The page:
Each "thumbnail" image below is linked to a larger photograph.

Anacardium occidentale, cashew. The fleshy "cashew apple" at the base of the fruiting structure is edible. The seed is also edible and delicious when roasted, but care must be taken to avoid the juice from the raw shell around the seed as it may cause skin burns.
Mangifera indica, mango. Tree from India with a rounded crown and large, delicious fruits. One of the most commonly planted trees in Hawaii. The Hayden is probably the most highly prized of the more than 40 varieties grown locally. The bark is sometimes used in tanning leather and in making a yellow dye. Various parts of the plant are used medicinally. Some persons are allergic to mango fruits, especially the sticky resin that may ooze from the skin, which is not all that surprising because poison oak belongs to the same family.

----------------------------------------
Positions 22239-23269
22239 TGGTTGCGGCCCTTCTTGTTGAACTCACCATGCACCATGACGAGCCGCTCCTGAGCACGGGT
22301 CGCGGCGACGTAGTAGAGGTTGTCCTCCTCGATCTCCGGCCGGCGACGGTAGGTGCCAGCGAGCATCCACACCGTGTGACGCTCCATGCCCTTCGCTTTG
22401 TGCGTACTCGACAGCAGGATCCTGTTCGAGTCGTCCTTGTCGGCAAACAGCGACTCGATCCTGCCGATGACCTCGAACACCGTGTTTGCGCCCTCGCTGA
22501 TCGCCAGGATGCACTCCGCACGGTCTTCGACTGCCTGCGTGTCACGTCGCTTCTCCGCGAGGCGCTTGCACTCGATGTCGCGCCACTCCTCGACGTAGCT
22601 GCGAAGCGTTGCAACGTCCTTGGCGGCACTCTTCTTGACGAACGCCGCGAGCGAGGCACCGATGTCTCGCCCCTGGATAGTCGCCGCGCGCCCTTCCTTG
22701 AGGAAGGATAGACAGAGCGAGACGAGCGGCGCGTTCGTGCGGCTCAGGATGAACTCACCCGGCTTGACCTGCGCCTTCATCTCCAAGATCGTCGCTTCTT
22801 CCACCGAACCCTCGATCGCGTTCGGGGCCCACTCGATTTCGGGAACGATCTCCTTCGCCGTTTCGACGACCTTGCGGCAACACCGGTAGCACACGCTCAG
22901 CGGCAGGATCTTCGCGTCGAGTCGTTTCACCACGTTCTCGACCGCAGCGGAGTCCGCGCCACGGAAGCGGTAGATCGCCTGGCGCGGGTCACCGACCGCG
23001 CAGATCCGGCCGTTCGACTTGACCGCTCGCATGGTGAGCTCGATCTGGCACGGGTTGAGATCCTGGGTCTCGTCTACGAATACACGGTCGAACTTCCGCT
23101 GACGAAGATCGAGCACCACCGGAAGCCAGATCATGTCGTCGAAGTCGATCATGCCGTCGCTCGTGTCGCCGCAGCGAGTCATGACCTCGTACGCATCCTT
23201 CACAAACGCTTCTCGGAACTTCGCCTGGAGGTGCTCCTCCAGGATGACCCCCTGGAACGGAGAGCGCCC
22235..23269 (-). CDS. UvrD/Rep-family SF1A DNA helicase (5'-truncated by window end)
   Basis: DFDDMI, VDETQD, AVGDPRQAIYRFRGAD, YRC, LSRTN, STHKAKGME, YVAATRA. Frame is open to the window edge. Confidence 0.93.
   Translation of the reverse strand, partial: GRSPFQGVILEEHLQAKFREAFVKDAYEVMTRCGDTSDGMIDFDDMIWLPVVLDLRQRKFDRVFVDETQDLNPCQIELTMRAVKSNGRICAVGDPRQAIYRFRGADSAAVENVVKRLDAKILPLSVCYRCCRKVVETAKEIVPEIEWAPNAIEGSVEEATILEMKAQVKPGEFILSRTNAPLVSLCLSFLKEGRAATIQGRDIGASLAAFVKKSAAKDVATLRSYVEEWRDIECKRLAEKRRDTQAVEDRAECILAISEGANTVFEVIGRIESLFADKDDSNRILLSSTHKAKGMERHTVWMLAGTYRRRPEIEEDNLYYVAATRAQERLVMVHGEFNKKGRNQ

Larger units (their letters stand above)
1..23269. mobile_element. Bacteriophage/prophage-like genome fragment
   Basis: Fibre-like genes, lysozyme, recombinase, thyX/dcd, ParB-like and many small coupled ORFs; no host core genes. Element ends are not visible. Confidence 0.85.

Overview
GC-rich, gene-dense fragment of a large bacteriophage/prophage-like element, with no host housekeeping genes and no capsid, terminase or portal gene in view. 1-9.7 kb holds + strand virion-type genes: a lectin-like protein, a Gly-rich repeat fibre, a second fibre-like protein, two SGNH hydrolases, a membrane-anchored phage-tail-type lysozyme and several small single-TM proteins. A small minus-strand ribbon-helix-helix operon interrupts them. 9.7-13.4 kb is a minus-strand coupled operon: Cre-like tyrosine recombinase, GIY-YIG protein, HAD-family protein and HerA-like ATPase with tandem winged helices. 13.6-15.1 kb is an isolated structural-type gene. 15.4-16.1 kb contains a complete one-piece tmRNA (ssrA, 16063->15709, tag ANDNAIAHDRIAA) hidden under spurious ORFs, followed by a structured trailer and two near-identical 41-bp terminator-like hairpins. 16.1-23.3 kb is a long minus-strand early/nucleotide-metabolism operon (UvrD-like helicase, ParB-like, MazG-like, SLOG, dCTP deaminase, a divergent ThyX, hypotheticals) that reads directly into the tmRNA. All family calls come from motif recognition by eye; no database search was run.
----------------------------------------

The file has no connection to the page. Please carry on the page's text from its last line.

Rhus sandwicensis, neleau, Hawaiian endemic.
Semecarpus gigantifolia, see info below, Ho'omaluhia Botanical Garden, O'ahu.
Semecarpus nigroviridis, marking-nut tree. Species in this genus have a very caustic resinous sap that turns black and hardens upon exposure to air. The fleshy cup at the base of the fruit is reportedly edible when roasted.
Semecarpus sp., see info above.
Spondias purpurea, red mombin.
Toxicodendron diversilobum, poison oak, 1,2 - male, 3,4 - female, Corvallis, OR, 2002, 2004.

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